SSA 2015 - Nanometrics Event Schedule - Booth #7
SSA 2015 Poster Paper Presentations
- "Eartquake Frequency - Magnitude Distribution and Fractal Dimension in Northern California"
Wednesday 22 April, Poster # 104 / Exhibit Hall A
- "Investigating the Relationship Between Velocity Model Caomplexity and Location Accuracy"
Thursday 23 April, Poster # 95 / Exhibit Hall A
EGU 2015 Poster Presentation
Not going to the SSA this year? Please click here to request a copy of the poster papers and case study.
Abstract: Earthquake Frequency- Magnitude Dristribution and Fractal Dimension in Northern California
Sepideh Karimi, Dario Baturan, Wesley Greig and Andrew Law, Nanometrics Inc, Ottawa, Canada
The aim of this study is to 1) show how the heterogeneity of seismogenic volumes can lead to differences in the fractal dimension (D-value) and the slope of the frequency – magnitude relationship (b-value) and 2) demonstrate the correlation in the temporal variation of these two parameters and the time of large magnitude earthquakes. Local distribution of D and b values, as well as their ratio, reveal information about geological complexity and changes in the stress level in the region of study.
The earthquake catalog of Northern California reported by U.S. Geological Survey is used for this investigation with a focus on recent seismicity. The dataset is recorded by the Northern California Seismic Network (NCSN) which operates 580 stations in northern and central California and acquires data from an additional 159 stations maintained by other institutions. Using the maximum curvature method (Wiemer and Wyss, 2000), we calculate the magnitude of completeness at each grid point in the region of interest and find that it varies from M 0.3 to M > 1.0. Utilizing the correlation integral and spatial distribution of events, we determine earthquake sub-clusters. Along with the analysis of spatial variation of the b and D values, we also evaluate temporal changes of these two parameters and their ratio for different earthquake clusters. Strong correlation is observed between fluctuation in b and D values, the time of the largest magnitude event and the number of events in successive time windows at each cluster.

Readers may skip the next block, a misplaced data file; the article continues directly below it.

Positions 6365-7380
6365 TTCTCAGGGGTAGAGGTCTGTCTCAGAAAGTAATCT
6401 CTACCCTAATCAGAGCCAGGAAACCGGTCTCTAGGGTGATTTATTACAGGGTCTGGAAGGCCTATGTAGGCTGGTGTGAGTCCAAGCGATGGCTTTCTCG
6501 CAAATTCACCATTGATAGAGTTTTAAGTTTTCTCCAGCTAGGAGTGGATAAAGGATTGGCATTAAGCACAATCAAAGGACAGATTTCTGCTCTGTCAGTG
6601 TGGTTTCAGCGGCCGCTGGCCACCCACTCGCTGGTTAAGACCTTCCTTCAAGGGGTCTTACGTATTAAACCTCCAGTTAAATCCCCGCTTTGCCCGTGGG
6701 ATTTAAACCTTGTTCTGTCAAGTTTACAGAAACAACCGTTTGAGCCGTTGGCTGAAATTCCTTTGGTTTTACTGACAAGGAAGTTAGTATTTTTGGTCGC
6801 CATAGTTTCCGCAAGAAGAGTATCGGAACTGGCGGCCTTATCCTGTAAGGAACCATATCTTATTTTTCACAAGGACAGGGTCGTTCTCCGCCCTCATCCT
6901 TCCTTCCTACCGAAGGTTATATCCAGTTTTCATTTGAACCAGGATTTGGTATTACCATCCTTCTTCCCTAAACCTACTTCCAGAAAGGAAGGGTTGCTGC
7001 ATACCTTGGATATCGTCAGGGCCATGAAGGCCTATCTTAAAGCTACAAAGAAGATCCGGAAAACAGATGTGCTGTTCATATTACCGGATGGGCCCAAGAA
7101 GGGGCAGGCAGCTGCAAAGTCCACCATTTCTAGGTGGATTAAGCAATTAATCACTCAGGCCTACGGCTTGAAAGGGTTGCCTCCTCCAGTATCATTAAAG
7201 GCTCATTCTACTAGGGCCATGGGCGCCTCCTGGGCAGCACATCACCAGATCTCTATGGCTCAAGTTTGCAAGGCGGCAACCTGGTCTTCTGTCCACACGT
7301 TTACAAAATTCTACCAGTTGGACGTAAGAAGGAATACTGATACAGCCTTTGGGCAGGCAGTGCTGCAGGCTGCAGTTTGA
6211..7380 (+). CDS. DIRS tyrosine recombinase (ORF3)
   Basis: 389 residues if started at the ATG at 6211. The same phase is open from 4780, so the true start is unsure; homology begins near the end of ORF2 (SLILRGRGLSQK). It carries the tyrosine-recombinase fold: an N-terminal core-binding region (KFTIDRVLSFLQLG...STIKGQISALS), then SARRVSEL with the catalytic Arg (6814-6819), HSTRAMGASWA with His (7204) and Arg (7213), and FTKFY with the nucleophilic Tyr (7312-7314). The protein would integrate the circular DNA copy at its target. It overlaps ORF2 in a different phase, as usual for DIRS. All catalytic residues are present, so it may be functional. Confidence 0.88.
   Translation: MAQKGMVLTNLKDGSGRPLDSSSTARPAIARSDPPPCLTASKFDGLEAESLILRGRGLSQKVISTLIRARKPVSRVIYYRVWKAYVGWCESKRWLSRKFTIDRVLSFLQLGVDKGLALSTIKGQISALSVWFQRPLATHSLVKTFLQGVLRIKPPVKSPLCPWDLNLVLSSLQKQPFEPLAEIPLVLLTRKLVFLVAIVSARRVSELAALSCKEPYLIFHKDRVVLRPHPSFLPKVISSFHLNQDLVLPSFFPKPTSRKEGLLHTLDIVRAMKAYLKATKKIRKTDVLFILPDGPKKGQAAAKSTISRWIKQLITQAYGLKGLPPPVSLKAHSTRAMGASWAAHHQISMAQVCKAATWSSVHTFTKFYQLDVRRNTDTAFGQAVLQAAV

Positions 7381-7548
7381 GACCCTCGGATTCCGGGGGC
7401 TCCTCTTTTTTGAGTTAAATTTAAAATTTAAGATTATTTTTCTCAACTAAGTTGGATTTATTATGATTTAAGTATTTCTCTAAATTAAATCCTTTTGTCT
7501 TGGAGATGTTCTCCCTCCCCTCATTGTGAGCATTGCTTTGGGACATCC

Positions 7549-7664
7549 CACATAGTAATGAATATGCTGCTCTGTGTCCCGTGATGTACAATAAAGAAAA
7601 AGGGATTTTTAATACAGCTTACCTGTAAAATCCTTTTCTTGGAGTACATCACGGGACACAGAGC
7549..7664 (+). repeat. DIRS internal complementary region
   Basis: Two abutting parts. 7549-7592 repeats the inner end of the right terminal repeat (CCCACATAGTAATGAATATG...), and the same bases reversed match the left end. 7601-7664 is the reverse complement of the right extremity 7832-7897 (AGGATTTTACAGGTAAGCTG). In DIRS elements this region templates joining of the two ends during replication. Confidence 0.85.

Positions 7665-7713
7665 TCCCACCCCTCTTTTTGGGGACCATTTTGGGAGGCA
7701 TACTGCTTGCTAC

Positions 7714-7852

The outcome of this research is in good agreement with other published studies for this area (eg; Wyss et al 2004, Okubo & Aki, 1987). Our results confirm that monitoring variations in b and D values as well as their ratio in time and space can be used to effectively identify earthquake clusters and also as a potential large earthquake precursor.
Abstract: Investigation the Relationship between Velocity Model Complexity and Earthquake Location Accuracy
Andrew Law, Dario Baturan, and Wesley Greig, Nanometrics Inc, Ottawa, Canada
Earthquake location is one of the primary applications of seismic data and accurate earthquake locations are a prerequisite for a broad range of studies. On large, regional scales with many stations, higher location error is expected and uncertainties or unmodeled heterogeneities in the assumed velocity model often do not have a significant impact on the quality of an earthquake location. However for sparse, local networks such as those used for induced seismicity monitoring, uncertainties in the velocity model can have a large impact on earthquake locations and may be detrimental to the analysis of seismicity in a region. For example accurate computation of event magnitude, a necessity for induced seismicity monitoring networks, requires an accurate event location. In this study, a synthetic experiment is performed to evaluate the effect of velocity model complexity, station density, and errors in the assumed velocity model with respect to the quality of earthquake locations. We construct travel time grids for velocity models of varying complexity and then randomly simulate events to generate travel times and picks for a synthetic catalogue. We locate the simulated events with networks of varying station density and analyze the resultant errors in computed event location. Finally the effect of locating earthquakes using an incorrect velocity model is explored. We find that velocity model complexity plays an important role in the quality of earthquake locations that can be expected for a local network. In particular, the presence of low velocity zones significantly increases location uncertainty for sparse networks, especially in the vertical direction. However increasing the number of stations can reduce some of the uncertainty introduced by velocity model complexity. Our results highlight the importance of accurate velocity structure in earthquake location for local networks.
Apr 10, 2015